Referring back to FIG. 5, step 208 has the main control unit analyzing all the received data for threats to safety and acquiring additional data as necessary. This has been previously disclosed as the means by which the data acquired by all the pedestrian sensors 140 and video cameras 160 is made efficient such that the raw quantity of data is not overwhelming with respect to the computational capabilities of the main control unit 200. In the presently preferred embodiment, the pedestrian sensors 140 use ultrasonic sensing means to determine if objects are present within their respective data acquisition areas (150 of FIGS. 2C and 140A of FIGS. 3A and 3B). Should object(s) of sufficient score be detected by said pedestrian sensors 140, the main control unit 200 requests, by way of the data and electrical bus 120 and the previously disclosed enumeration process, that corresponding video be switched onto the data and electrical bus 120 by the corresponding microcontroller(s) 130 and their respective MUX(s) 150. This is done to keep the relatively heavy video traffic and subsequent video analysis (if any) to a minimum to reduce the overall system complexity and overhead. Therefore, step 208 is where the preliminary sensing is used to create focus on perceived threats to safety while ignoring areas devoid of relevant objects.
Referring now to step 210 of FIG. 5, the main control unit 200 updates the perimeter threat display 302 which can be seen in FIG. 4A. The perimeter threat display 302 of FIG. 4A and the video display 306, 308 of FIGS. 4B and 4C are both components of the display apparatus 300 of FIG. 2B.
The display apparatus 300 of FIG. 2B is the means by which information gathered by the perimeter network 108 is displayed for the operator of the vehicle 101. In the presently preferred embodiment, readily available TFT LCD flat panel displays are utilized. The two display types depicted in FIGS. 4A, 4B, and 4C can each exist on physically independent displays, or can share a single display. In the case of two separate displays, both may be 5 inch diagonal measure TFT LCDs of standard resolution 640×480 pixels in a typical 4:3 width-to-height ratio display type, wherein the display depicted in FIG. 4A would be oriented in well known portrait fashion (e.g., oriented more tall than wide) for better correspondence with the shape of the vehicle's perimeter 304, and the display depicted in FIGS. 4B and 4C would be oriented in well-known landscape fashion (e.g., oriented more wide than tall) for better correspondence with the shape of NTSC video. The two separate displays would typically be mounted together and in a convenient location for viewing by the vehicle operator. Any input required by the presently preferred embodiment from the vehicle operator (or during the installation and configuration of the system) would be accommodated by utilizing readily available touch-screen TFT LCDs. If one single physical display was utilized for displaying each of the two types of displays of FIGS. 4A, 4B, and 4C, a single wide screen 7 inch diagonal measure touch-screen TFT LCD could be used in lieu of the two previously described displays. Typically, a wide screen TFT LCD is of ratio 4.8:3 width-to-height. This display type provides a larger screen area compared to the 640×480 4:3 screen above. Presuming the equivalent display at ratio 4.8:3 would utilize 768×480 pixels, this would allow, for example, the display depicted in FIG. 4A to occupy the leftmost 128×480 pixels, and the display depicted in FIGS. 4B and 4C to occupy the rightmost 640×480 pixels. This would allow one single wide screen TFT LCD to show the perimeter threat display 302 of FIG. 4A and the video display 306, 308 of FIGS. 4B and 4C simultaneously. Of course the precise organization of the data displayed on any given display apparatus 300 employed by the system can be varied to optimize the information that is so provided to the vehicle operator, and no limitation should be inferred with regard to the information so displayed. As for the location of the display apparatus 300 within the viewing area amenable to the vehicle operator, the presently preferred embodiment employs a dashboard mounted 7 inch wide screen touch-screen TFT LCD. An alternative location would be to mount the given TFT LCD on the sun visor, such that the vehicle operator can have the displays readily available just by flipping the sun visor downward, thereby making the TFT LCD viewable, and, as well, unobtrusive. With regard to the location and type of display apparatus 300 utilized by the system, no limitation is to be inferred, and many different readily available display solutions can be employed without departing from the teachings of the present invention.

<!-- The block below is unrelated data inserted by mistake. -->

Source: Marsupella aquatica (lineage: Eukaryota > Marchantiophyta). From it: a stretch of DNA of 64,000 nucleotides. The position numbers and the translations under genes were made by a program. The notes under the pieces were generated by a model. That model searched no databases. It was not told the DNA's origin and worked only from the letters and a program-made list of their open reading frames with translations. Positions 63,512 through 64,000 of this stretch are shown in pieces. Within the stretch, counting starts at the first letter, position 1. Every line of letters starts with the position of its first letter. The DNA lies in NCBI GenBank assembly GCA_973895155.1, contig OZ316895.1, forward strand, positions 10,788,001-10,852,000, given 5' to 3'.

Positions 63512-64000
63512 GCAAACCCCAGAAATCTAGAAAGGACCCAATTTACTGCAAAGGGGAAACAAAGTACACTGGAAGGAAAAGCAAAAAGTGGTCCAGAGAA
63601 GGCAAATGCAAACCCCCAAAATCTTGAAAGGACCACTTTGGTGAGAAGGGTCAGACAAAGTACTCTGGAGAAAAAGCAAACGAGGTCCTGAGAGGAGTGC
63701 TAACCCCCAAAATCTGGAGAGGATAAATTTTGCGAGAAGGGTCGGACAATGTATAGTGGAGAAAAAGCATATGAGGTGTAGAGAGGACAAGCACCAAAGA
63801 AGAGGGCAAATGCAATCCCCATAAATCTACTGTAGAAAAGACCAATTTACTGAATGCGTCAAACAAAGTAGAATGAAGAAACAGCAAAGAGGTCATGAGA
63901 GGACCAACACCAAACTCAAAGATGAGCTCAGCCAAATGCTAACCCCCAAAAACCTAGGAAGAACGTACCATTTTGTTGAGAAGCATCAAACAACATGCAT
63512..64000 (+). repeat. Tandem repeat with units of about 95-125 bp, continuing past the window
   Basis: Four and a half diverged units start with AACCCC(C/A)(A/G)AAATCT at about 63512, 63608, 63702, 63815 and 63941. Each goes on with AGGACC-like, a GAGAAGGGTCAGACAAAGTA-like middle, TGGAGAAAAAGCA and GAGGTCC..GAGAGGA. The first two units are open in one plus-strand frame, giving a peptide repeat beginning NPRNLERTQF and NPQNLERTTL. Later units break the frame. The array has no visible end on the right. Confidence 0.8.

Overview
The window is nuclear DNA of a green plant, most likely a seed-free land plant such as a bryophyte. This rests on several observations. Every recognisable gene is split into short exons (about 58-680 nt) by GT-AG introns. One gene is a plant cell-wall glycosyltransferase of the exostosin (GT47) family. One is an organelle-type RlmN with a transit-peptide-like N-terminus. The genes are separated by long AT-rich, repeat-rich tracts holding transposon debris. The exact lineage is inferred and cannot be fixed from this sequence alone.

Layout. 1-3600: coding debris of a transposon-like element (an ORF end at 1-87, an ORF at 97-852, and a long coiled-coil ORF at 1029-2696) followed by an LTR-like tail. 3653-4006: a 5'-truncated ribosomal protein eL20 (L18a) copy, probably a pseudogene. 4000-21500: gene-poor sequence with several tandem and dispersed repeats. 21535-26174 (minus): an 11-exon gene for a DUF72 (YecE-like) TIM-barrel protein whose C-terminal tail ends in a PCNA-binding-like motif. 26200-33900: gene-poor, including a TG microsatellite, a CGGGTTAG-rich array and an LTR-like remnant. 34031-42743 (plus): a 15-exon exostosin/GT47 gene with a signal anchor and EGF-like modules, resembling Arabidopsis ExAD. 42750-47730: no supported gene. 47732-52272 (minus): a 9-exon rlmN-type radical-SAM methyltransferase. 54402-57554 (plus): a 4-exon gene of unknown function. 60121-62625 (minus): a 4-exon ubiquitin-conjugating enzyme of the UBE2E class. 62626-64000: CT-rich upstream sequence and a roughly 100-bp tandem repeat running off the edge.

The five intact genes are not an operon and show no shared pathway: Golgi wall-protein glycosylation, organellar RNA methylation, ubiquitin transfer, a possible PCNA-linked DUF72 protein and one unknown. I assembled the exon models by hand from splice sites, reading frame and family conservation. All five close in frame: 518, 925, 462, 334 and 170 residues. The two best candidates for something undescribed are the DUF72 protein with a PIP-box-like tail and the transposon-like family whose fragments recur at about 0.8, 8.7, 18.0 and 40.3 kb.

Referring again to FIG. 4A, the display apparatus 302 shows the perimeter 304 of the vehicle 101. This perimeter is to scale based upon the enumeration process which previously provided the length of all the perimeter modules 100 in the perimeter network 108. In FIG. 4A, a first pedestrian 501 falls within the field of view of a first camera 161A. The camera 161A is represented by a circle superimposed on the perimeter 304 of the vehicle 101 in a location that approximates the corresponding location of the actual camera 161A within the perimeter network 108. The approximate field of view of the first camera 161A is represented by a cone 161B, which is color shaded such that it is easily differentiated from other areas of the perimeter threat display.